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Incognito by David Eagleman - Book Report/Review Example

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The paper “Incognito by David Eagleman” discusses the book by David Eagleman, which notes that the human conscious mind is just a tip of the iceberg and poses a question to readers to define the rest of the mind. The author navigates the depth of the subconscious brain illuminating surprising mysteries…
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Incognito by David Eagleman
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Download file to see previous pages The book asks many questions that help the author offer a thrilling subsurface exploration of the mind as well as its contradictions. Overall, the book, Incognito, is interesting in covering the intricacies of the human brain. The author presents interesting dimensions about the ways the brain operates under varying conditions as well as circumstances in real life (Eagleman, 2012).
The book, Incognito, is critical in helping us understand the common assumptions we make or encounter at the commonplace. The conscious tells us the reality as it is while the subconscious part makes us live in fantasy. This is done using various tricks of the brain. Most parts of the book deal with these methods and ways they always influence our life. The book notes that the brain offers seamless impressions concerning reality, which is an illusion (Eagleman, 2012). The author gives countless examples towards demonstrating that vision is not a passive process as it appears to humankind. The author asserts that people see using their brain and not the eyes (Eagleman, 2012). This makes the brain generate expectations of what is seen before modulating the signals coming in. The phenomenon is practical because it can be used in explaining how a fielder sprint catches a skier falling kilometers away from him or her (Eagleman, 2012). It is also true that the brain can compute trajectories from the experiences. The equations may appear complicated, but humankind has no control over them since the brains work is unconscious.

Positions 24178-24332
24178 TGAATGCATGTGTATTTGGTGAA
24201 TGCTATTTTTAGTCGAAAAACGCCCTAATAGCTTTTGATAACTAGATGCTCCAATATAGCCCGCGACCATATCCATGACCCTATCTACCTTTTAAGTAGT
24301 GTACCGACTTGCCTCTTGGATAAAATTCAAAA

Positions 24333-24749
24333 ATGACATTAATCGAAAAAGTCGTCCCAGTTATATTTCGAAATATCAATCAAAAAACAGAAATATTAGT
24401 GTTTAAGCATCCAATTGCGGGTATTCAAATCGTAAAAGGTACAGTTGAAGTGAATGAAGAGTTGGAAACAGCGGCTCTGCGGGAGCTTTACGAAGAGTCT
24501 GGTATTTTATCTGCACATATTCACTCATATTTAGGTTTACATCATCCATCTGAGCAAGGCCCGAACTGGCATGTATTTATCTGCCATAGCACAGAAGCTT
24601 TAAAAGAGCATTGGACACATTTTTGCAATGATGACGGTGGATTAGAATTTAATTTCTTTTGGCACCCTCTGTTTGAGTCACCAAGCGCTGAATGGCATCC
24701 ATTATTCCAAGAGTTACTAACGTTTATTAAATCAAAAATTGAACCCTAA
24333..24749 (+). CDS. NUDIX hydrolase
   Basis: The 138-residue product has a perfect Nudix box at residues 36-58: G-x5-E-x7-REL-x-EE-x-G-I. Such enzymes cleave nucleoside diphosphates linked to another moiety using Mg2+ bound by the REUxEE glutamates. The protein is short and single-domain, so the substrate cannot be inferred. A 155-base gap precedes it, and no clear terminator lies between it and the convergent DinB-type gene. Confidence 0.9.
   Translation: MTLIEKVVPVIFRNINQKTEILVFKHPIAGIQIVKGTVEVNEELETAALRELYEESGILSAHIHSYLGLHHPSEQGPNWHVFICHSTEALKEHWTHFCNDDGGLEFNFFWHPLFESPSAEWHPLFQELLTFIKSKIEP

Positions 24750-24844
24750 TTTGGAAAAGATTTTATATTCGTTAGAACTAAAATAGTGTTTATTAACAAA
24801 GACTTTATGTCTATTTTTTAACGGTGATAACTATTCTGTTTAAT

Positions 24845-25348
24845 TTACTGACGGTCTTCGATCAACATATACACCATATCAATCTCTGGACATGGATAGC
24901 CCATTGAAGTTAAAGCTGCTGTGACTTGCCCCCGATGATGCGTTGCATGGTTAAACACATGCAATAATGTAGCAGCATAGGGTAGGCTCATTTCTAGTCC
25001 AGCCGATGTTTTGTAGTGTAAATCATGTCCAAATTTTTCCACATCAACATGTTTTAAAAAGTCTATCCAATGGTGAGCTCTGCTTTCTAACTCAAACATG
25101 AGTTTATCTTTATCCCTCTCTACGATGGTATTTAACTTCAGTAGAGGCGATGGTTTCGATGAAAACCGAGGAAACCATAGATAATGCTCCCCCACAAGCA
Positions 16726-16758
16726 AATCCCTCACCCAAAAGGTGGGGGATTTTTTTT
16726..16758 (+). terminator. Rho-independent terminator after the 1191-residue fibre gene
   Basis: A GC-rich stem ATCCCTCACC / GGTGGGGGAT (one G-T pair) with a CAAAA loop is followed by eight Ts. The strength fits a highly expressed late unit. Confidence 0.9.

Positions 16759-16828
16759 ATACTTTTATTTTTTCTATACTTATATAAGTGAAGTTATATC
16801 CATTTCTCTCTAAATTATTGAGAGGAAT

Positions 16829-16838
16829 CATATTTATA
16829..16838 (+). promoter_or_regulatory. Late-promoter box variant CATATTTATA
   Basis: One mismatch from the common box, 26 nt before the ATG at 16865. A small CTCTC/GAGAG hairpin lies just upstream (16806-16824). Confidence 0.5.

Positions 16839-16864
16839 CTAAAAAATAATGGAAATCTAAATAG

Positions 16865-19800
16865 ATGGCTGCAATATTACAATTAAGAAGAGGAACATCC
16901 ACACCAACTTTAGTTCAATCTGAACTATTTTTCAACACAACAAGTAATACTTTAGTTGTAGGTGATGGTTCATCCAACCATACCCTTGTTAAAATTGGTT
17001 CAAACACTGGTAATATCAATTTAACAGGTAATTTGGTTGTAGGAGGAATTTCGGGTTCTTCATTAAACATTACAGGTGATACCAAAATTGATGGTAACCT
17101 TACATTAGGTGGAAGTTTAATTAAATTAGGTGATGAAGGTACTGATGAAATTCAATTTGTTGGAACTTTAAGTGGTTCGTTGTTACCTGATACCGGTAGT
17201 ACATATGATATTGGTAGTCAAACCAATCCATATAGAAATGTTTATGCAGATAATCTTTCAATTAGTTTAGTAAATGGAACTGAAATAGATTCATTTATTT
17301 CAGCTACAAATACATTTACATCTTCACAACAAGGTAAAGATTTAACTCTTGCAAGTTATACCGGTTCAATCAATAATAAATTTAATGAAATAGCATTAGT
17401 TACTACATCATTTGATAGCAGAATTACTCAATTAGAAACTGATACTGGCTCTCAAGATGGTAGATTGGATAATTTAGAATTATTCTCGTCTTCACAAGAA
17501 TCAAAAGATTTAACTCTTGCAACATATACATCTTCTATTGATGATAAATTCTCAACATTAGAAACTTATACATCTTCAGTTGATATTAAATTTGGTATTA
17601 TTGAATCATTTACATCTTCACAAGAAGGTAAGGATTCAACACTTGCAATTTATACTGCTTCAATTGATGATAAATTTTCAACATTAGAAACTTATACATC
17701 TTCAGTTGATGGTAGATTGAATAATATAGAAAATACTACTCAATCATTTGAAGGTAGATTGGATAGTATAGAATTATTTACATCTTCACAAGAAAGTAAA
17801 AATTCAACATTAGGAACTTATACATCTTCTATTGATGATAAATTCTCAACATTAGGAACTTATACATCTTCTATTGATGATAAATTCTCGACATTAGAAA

The book is also valuable and informing through the author’s description of the perceptual process (Eagleman, 2012). The author has used an array of deceptive figures and case histories to make the readers understand the influence of the brain. The most stunning example in the false figures is the sensory substitution (Eagleman, 2012).  ...Download file to see next pagesRead More
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